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These page provides three examples of gouging events and grounded ridges detected by a coastal sea ice radar system in Barrow, Alaska. More details of the radar system together with near real-time and archived data can be found here. In these animations, the time between each frame is approximately 4 minutes and we assume that radar signals from offshore are received from sea ice surfaces. Note that the absence of radar reflections does not imply an absence of sea ice. Level sea ice surfaces will not typical return a signal except very close to the radar. Also, large pressure ridges may also shadow the ice behind them.

Grounded ridges can be identified by the presence of stationary ice floes in the midst of drifting floes. In the animations linked below, we provide the unprocessed radar data alongside processed imagery, that helps distinguish stationary and moving targets. We highlight stationary targets through the use of a running pixel-wise mean filter over a 6-frame window. Moving targets are highlighted by calculating the pixel-wise standard deviation over the same window. This picks out regions of the image that change over time and the trails created by moving targets. The occurrence of seafloor gouging events can be inferred from floes which comes to rest while those around them continue to move, or from floes that exhibit stop-and-go motion.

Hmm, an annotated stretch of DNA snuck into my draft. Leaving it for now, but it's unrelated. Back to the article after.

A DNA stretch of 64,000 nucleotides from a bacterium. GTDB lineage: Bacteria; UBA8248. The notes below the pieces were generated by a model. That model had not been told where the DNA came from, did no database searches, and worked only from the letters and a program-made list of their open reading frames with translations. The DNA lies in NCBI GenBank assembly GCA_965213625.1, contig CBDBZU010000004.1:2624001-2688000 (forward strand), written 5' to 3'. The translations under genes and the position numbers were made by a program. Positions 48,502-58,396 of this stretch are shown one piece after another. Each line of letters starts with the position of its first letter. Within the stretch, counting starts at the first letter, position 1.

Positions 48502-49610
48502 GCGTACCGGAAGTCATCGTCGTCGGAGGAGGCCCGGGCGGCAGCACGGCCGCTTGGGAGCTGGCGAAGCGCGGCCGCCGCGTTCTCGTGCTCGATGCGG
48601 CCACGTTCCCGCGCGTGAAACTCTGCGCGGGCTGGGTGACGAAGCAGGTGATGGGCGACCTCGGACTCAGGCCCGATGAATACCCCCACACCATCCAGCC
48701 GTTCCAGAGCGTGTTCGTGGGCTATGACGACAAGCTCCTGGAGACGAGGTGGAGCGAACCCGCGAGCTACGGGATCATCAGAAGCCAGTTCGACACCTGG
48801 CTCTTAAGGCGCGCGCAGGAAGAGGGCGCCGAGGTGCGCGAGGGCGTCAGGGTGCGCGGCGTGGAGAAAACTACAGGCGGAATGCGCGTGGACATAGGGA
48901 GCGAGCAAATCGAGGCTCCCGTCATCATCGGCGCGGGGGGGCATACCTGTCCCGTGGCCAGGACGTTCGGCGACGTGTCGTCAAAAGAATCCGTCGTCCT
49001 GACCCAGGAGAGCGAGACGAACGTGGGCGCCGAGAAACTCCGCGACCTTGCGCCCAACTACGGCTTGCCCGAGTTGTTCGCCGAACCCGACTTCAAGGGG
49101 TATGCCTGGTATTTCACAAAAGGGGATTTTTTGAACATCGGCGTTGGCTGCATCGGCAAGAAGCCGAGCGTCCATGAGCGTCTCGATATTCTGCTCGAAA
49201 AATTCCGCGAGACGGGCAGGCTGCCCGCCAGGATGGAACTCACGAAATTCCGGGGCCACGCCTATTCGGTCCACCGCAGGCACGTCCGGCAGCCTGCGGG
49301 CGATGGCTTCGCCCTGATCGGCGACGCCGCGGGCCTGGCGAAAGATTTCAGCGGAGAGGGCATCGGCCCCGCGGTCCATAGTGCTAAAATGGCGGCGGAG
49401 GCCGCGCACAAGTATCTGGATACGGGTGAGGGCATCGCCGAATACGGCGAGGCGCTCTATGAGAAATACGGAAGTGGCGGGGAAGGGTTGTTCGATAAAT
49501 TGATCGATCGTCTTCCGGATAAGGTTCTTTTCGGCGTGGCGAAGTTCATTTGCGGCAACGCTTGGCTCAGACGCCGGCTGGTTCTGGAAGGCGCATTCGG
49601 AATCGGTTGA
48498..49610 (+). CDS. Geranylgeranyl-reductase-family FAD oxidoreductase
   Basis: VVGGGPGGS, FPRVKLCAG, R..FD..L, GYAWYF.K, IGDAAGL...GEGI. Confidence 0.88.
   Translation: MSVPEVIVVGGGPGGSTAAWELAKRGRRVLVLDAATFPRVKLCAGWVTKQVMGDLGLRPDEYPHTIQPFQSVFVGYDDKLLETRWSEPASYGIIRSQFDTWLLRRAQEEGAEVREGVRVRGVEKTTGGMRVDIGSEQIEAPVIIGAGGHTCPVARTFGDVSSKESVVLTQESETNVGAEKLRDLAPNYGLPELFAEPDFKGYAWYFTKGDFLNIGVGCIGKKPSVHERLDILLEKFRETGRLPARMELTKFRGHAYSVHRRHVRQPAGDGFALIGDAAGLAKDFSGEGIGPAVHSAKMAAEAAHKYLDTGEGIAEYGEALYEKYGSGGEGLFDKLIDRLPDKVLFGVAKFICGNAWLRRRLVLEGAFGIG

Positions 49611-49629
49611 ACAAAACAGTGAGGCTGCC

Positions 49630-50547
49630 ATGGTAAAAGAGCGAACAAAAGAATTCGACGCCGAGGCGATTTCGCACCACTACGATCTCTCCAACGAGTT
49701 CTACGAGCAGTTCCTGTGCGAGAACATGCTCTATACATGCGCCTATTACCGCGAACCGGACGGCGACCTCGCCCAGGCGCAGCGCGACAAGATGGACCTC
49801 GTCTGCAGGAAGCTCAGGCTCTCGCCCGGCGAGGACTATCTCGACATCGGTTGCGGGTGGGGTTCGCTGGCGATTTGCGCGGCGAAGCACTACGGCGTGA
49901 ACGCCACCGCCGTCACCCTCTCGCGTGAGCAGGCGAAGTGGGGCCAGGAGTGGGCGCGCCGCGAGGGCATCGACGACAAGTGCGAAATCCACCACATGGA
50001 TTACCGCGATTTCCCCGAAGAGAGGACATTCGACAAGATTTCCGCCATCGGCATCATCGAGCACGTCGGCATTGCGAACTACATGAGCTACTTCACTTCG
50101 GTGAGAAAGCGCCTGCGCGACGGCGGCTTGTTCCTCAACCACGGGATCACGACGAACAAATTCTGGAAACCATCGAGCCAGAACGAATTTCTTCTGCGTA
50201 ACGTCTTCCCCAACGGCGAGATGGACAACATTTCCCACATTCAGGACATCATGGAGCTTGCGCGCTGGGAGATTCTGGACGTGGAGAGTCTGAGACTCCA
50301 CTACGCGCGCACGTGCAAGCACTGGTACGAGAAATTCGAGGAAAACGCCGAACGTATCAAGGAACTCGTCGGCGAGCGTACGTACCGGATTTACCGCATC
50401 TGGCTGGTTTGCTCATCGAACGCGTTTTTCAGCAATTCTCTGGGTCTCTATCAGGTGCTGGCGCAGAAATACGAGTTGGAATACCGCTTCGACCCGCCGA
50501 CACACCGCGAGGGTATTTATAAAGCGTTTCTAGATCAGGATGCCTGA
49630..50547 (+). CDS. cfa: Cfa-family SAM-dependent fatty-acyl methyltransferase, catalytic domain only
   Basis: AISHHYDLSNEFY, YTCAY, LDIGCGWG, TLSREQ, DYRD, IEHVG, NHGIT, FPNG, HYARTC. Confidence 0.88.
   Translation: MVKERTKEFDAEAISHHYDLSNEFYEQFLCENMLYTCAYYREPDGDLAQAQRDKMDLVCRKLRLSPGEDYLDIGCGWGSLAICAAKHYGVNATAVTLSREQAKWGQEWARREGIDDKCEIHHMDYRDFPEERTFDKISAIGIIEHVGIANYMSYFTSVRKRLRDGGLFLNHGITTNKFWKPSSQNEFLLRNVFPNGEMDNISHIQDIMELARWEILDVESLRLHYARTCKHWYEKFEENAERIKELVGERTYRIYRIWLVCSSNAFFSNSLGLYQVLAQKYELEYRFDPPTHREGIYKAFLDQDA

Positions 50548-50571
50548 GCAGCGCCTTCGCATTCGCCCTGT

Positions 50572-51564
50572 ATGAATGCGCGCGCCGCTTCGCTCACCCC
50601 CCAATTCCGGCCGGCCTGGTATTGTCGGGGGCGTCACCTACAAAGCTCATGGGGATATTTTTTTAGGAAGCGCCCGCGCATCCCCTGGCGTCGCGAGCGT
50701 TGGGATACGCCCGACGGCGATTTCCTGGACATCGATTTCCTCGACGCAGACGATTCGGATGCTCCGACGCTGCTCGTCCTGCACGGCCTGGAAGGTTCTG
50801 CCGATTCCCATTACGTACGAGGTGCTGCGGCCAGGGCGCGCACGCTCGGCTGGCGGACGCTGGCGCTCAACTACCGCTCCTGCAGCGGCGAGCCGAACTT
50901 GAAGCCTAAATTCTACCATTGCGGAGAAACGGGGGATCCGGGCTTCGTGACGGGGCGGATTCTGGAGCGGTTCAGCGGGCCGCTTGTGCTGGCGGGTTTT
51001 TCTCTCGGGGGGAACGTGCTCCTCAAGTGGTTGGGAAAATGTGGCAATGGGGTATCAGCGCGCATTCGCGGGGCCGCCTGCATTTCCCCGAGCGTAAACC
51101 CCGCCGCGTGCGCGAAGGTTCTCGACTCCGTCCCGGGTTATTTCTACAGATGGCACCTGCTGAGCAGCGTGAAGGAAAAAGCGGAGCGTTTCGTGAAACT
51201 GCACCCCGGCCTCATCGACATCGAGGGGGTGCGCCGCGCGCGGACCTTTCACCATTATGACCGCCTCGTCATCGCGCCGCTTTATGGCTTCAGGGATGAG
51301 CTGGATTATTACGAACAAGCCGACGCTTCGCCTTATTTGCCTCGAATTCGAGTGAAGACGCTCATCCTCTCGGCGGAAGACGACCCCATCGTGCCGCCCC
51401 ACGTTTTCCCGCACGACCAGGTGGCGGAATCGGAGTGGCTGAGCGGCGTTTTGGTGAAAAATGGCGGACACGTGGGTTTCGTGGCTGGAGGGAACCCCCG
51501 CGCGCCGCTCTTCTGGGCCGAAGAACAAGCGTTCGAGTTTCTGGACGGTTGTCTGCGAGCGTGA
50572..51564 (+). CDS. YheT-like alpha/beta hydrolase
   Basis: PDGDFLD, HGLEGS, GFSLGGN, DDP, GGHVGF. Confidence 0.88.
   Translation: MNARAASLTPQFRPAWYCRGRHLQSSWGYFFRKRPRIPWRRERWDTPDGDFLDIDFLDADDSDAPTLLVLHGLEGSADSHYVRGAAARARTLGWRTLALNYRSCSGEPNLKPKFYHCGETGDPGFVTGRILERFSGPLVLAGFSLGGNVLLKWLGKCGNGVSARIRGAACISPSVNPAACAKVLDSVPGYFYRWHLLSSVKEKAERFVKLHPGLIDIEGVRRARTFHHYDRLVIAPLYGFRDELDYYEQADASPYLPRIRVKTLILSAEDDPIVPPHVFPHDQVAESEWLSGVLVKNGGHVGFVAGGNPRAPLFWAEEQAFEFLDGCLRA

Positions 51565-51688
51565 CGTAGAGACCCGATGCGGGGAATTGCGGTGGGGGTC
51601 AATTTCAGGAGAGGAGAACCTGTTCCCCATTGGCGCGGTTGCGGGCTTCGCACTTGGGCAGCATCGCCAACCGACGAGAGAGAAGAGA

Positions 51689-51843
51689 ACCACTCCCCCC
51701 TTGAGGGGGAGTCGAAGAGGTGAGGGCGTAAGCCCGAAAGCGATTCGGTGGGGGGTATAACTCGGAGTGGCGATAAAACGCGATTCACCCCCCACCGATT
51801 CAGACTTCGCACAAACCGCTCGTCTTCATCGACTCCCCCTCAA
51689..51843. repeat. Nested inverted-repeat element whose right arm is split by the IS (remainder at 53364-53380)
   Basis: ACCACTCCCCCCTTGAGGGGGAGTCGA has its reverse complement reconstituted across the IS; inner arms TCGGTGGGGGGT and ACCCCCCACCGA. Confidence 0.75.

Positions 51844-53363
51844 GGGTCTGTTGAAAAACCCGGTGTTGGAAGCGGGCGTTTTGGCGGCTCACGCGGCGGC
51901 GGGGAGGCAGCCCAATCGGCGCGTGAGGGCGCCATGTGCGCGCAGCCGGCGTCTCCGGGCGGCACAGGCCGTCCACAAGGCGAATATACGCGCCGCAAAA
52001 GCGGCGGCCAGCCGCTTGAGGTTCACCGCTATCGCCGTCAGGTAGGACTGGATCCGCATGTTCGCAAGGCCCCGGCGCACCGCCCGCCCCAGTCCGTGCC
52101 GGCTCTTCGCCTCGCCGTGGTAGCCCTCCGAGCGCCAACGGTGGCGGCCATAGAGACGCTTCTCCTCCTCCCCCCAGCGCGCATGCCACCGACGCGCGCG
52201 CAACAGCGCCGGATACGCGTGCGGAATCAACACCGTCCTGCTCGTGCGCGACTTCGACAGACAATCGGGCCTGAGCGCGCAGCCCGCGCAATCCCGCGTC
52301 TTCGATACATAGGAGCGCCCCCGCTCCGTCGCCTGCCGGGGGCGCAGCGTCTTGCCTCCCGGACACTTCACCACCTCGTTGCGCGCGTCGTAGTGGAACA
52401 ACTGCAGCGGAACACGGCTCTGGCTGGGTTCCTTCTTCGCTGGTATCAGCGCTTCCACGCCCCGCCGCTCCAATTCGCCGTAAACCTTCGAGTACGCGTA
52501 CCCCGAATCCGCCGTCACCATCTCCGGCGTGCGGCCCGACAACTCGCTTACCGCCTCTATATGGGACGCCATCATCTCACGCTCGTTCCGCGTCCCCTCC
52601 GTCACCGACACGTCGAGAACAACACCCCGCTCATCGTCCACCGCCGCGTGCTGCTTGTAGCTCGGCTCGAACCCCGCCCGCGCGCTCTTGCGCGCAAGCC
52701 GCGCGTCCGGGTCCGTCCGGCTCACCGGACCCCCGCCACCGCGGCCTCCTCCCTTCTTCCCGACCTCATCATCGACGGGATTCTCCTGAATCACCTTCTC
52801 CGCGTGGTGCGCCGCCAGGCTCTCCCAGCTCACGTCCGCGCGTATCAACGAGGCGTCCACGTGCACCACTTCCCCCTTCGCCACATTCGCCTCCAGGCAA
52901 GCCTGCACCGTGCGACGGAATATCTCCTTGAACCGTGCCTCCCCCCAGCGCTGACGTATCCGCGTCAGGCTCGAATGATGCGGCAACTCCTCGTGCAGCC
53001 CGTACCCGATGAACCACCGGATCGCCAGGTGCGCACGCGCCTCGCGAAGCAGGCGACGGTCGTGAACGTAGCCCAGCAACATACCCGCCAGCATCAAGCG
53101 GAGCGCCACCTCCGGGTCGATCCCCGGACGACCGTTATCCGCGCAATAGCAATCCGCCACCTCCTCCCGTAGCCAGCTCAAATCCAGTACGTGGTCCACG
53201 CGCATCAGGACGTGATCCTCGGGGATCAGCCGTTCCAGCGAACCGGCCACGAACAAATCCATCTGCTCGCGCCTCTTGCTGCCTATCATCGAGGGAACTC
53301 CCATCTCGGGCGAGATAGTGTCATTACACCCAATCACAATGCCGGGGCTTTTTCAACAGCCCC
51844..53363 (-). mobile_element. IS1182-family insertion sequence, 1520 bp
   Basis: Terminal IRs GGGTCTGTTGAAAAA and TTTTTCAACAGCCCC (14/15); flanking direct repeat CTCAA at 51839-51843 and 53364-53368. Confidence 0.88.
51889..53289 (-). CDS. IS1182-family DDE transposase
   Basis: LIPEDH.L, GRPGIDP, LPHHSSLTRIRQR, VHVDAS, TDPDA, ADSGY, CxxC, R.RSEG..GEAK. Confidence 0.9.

Example 1: Grounded ridges surrounded by drifting ice floes

July 14-15, 2008

In this example, the landfast ice is in an advanced stage of break-up. Isolated grounded ridges can be seen to remain in place while ice floes drift around them on both sides. One ridge exhibits discontinuous motion, which we take as evidence of seafloor gouging taking place.

Example 2: Grounded ridges created by deformation of drifting ice floes

August 5-6, 2008

This is a relatively rare example of sea ice incursion into the coastal zone in August. The sea ice is composed of small, loosely pack floes. There is little rigid body motion exhibited and targets act largely as independent particles. However, convergence of ice floes leads to the creation of a grounded ridge, which remains stationary temporarily before being dislodged. This action may also indicate a seafloor gouging event.

Example 3: Abrupt deceleration of drifting floe

March 24-26, 2010

This example shows a target which exhibits constant motion among its neighbors before abruptly coming to a halt. We take this to be evidence of seafloor interaction. Ice floes can be seen drifting past on both its landward and seaward sides further demonstrating its grounded state. The floe becomes ungrounded during a reversal in ice motion.